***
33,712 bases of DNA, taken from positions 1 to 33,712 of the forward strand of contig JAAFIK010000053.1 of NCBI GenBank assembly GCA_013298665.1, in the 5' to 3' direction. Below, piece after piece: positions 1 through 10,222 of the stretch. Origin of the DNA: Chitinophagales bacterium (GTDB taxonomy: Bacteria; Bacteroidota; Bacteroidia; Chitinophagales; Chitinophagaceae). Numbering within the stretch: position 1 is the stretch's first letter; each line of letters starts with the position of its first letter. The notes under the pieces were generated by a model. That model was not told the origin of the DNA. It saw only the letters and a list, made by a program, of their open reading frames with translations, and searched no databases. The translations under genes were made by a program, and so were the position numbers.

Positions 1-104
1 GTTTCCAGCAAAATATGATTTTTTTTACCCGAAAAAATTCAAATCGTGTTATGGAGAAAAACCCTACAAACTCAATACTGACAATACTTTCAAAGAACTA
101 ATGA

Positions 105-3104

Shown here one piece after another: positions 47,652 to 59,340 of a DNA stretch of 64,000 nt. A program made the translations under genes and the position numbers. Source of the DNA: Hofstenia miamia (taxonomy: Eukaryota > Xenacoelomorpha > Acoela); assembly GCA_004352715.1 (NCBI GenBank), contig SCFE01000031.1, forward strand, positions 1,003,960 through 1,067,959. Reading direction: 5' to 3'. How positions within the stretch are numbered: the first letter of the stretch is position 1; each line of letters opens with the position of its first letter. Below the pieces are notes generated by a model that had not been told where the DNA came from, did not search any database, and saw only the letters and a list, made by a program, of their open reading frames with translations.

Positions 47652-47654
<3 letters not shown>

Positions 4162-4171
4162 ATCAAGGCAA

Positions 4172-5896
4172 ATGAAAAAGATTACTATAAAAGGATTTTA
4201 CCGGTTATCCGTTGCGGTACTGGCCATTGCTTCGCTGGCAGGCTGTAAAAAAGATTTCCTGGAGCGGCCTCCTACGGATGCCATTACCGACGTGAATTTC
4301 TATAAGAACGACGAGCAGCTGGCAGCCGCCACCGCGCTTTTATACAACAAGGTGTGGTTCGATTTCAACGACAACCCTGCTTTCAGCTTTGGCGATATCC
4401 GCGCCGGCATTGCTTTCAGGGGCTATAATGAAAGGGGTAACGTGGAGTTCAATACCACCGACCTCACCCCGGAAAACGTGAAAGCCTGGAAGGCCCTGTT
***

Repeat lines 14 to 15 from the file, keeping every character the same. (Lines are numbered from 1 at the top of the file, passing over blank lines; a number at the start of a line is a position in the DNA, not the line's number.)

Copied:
4301 TATAAGAACGACGAGCAGCTGGCAGCCGCCACCGCGCTTTTATACAACAAGGTGTGGTTCGATTTCAACGACAACCCTGCTTTCAGCTTTGGCGATATCC
4401 GCGCCGGCATTGCTTTCAGGGGCTATAATGAAAGGGGTAACGTGGAGTTCAATACCACCGACCTCACCCCGGAAAACGTGAAAGCCTGGAAGGCCCTGTT